Ahead of the introduction of new regulations in December, the Civil Aviation Safety Authority (CASA) is mounting a final communications campaign that the authority’s chief, John McCormick, said is to “dispel any concerns that may have developed within the aviation community”.
In a letter to pilots to describe the new licencing regulations that come into effect on December 4, John McCormick outlined the impact the new regulations would have on Australian pilots.
“Unfortunately, there have been claims the new Part 61 rules may prevent people from continuing to hold a pilot licence,” McCormick continued. “This is most definitely not the case. Most pilots will not notice any change as a result of the introduction of Part 61 licences. For other pilots there will be some changes, a number of which simplify requirements and others, which introduce new or alternative requirements. For the majority of Australian pilots, the introduction of Part 61 simply means you will at some stage over the next four years be issued with a new licence with a different format and slightly different terminology.”
CASA said the reforms will put in place a range of safety measures that “streamline the rules for aviation and benefit the aviation community by providing safety standards and regulations”, while emphasising the new regulations were aligned with international best practice and are “responsive to advances in global aviation”.
The authority also said the changes have been developed in close consultation with industry and provide long transition times to ensure industry is best placed to meet the new standards.
“Your current flying rights will continue under your Part 61 licence and you will be able to operate the same aircraft in the same way after your new licence is issued,” McCormick continued. “There are some changes to flight review requirements, although proficiency checks are broadly in line with current requirements. Your current licence continues to be a valid licence for the next four years or until you get your new Part 61 licence.”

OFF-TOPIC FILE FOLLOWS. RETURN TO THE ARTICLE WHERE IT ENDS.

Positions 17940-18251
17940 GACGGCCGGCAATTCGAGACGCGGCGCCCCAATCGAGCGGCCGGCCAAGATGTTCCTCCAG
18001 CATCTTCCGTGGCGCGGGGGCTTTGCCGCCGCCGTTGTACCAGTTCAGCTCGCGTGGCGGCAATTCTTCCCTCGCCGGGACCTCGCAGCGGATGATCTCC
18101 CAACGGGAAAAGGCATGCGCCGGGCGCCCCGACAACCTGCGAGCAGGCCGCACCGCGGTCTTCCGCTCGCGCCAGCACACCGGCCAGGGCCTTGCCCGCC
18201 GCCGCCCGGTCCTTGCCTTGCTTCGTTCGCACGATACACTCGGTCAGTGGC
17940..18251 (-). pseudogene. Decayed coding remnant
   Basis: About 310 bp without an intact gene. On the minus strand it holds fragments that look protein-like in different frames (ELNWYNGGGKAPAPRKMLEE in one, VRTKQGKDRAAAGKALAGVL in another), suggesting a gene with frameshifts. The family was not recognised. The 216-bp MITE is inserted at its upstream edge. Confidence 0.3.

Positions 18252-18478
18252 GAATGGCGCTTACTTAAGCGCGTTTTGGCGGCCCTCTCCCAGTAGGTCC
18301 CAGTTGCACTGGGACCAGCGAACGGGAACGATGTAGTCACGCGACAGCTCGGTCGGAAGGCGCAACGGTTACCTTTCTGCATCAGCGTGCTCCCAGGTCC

Under the planned changes, CASA has said the new rules reduce red tape and devolve more licensing functions to the aviation industry. It added that many makes and models of aircraft will be covered by a more flexible class rating system that reduces paperwork and costs.
“There is a new recreational pilot licence which has less onerous requirements, including the option of a different medical standard. Subject to the application of specific risk mitigations, this has the effect of permitting people meeting these new medical standards to continue flying whereas in the past this would not be the case.”
The changes to pilot licencing are part of a broader raft of new regulations that will also include engineering, flight training and operations, maintenance, fatigue risk management and standards for navigation, sport aviation and aerial work.
CASA said the reforms “enhance the Australian aviation industry’s interoperability with other countries around the world”. The majority of the new regulations have already been implemented.
“However the remainder of the new regulations include those which have a relatively high impact on industry – the operational and flight crew licensing regulations and maintenance regulations for general aviation,” CASA admitted.